|Publication number||US5011511 A|
|Application number||US 07/385,735|
|Publication date||Apr 30, 1991|
|Filing date||Jul 26, 1989|
|Priority date||Jul 27, 1988|
|Also published as||DE3918606A1, DE3918606C2|
|Publication number||07385735, 385735, US 5011511 A, US 5011511A, US-A-5011511, US5011511 A, US5011511A|
|Original Assignee||Alexander Beck|
|Export Citation||BiBTeX, EndNote, RefMan|
|Patent Citations (9), Referenced by (19), Classifications (9), Legal Events (3)|
|External Links: USPTO, USPTO Assignment, Espacenet|
cBACKGROUND OF THE INVENTION
The invention relates to material removing tools in general, and more particularly to improvements in material removing tools of the type wherein a carrier is provided with one or more layers of particles which consist of or contain an abrasive material and wherein the particles of abrasive and/or other material are bonded to the carrier.
Material removing tools (e.g., in the form of grinding wheels) are used in numerous branches of the industry, for example, to remove material from objects which are made of or contain glass, ceramic substances, concrete, rock, hard metals and many others. Such tools can be mounted for rotary or reciprocatory movement, and their size and/or the shape of their material removing portions can vary within a wide range. The particles of abrasive material which is used in such tools can be diamonds or they can be made of corundum, boron nitride, silicon carbide, cemented carbide and/or many other well known hard or extremely hard materials. The particles of abrasive material are normally embedded in a layer of metallic binder material which is applied to one or more selected portions of a carrier (e.g., to the peripheral surface of a wheel-shaped carrier). The layer is or can be applied electrolytically and form-lockingly (i.e., mechanically) engages and retains the embedded particles of abrasive material. It is also known to combine particles of abrasive material with binders of metal, glass, plastic, rubber or other suitable binder material in order to form therewith prefabricated shaped products which are secured to the carrier. Again, the particles of abrasive material in such prefabricated products are in mere mechanical form-locking engagement with the binder or binders.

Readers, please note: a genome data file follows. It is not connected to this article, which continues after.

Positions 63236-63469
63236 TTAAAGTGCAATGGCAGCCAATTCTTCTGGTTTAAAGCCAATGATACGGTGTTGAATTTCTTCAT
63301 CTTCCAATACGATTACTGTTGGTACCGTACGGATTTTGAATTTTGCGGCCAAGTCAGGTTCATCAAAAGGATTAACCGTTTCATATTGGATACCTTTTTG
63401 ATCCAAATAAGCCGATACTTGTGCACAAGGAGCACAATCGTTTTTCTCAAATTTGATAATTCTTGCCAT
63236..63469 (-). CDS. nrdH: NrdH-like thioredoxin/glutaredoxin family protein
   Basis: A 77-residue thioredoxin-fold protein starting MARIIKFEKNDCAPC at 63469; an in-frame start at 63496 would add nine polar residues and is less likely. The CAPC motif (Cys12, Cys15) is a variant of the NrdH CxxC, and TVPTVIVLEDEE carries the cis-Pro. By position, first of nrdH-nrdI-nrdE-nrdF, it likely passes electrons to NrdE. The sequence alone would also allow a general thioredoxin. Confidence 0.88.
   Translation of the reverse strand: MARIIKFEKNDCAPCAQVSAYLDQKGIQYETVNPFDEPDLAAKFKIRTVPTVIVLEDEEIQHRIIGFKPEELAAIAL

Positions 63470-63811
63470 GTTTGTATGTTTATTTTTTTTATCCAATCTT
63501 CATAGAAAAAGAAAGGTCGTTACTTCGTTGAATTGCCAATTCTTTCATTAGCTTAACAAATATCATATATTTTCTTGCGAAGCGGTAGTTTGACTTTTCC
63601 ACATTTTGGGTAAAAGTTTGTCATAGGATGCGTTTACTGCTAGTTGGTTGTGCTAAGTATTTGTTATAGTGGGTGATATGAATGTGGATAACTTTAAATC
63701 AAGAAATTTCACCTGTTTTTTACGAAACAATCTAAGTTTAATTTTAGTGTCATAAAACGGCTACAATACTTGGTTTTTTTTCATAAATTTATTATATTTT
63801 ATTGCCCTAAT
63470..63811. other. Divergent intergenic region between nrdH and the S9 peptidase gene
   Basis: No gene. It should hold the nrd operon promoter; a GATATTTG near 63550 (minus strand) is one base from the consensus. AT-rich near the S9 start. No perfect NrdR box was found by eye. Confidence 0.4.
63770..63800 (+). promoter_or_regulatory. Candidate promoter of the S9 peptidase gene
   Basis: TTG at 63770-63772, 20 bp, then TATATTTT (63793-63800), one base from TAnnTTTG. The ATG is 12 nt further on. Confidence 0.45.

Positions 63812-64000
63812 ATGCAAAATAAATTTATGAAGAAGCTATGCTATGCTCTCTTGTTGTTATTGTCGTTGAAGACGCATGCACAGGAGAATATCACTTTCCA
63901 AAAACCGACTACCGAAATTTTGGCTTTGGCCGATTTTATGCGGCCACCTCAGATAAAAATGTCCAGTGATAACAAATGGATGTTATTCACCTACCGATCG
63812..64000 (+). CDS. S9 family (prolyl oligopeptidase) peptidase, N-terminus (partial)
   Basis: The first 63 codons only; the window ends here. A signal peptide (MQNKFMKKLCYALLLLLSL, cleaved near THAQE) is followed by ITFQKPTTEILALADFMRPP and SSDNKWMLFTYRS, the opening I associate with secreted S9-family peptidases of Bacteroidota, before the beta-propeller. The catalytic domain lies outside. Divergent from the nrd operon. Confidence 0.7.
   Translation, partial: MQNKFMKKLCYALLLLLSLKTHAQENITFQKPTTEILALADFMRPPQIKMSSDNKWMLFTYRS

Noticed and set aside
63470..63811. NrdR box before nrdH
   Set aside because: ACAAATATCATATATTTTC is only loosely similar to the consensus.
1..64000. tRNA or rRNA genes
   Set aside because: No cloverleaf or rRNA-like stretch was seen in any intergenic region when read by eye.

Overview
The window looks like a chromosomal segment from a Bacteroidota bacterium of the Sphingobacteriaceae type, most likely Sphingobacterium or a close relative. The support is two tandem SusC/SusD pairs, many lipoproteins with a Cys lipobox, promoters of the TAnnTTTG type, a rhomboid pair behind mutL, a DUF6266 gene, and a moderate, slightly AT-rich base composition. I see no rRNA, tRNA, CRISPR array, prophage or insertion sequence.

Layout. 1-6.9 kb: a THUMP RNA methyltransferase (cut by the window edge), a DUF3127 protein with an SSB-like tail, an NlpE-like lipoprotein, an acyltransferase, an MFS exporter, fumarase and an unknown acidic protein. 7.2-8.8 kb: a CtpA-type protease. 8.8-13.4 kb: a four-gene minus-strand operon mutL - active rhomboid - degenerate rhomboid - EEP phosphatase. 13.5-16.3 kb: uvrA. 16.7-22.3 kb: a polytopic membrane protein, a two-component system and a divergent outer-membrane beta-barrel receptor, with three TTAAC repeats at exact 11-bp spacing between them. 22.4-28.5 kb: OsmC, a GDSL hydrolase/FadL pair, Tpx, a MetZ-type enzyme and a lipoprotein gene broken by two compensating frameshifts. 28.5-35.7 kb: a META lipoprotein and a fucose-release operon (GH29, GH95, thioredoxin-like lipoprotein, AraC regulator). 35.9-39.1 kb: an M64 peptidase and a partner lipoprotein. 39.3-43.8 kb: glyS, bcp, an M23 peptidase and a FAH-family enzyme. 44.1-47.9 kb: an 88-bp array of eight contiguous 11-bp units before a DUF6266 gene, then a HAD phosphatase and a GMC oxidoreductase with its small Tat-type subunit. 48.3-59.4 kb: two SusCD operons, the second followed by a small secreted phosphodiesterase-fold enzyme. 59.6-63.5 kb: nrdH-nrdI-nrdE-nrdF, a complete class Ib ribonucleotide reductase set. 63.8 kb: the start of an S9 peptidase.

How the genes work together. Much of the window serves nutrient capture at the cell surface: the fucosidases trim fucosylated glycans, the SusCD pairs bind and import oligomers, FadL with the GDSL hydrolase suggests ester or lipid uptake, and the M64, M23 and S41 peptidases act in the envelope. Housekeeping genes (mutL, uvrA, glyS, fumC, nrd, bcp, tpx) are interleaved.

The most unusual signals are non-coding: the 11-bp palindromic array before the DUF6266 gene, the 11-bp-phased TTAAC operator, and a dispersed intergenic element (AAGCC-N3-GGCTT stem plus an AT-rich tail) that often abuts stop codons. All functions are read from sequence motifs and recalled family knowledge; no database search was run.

A mere form-locking connection between the particles of abrasive material and the binder and/or carrier (this is the presently known way of holding abrasive material on the carrier of a grinding tool or the like) is not entirely satisfactory. A serious drawback of such connection is that the binder material must be continuously removed as the wear upon the tool progresses because this is the only way to expose additional portions of particles of abrasive material. Removal of binder material takes place automatically when the tool is in use, i.e., as a result of necessarily occurring wear upon the binder material in the course of a grinding or analogous material removing operation. Alternatively, or in addition to such necessarily occurring wear upon the binder material, the latter can be intentionally removed by a dressing tool in order to expose a certain amount of abrasive material. In either event, when the tool is in actual use and the particles of abrasive material encounter a pronounced resistance to penetration into a hard object, the weakened bond between the particles and the binder entails premature separation of particles of abrasive material from the carrier. As a rule, the particles are detached from the carrier before they are used up by more than 50 percent. This is particularly undesirable when the particles consist of an expensive abrasive material such as fragments of industrial diamonds, cubic boron nitride and certain others. In other words, the useful life of a conventional tool wherein the particles of abrasive material are form-lockingly connected with the binder and/or with the carrier is too short and a high percentage of abrasive material is wasted as a result of premature expulsion from the binder.
An object of the invention is to provide a material removing tool wherein the particles of abrasive material are less likely to become separated from their carrier and/or binder than in heretofore known tools.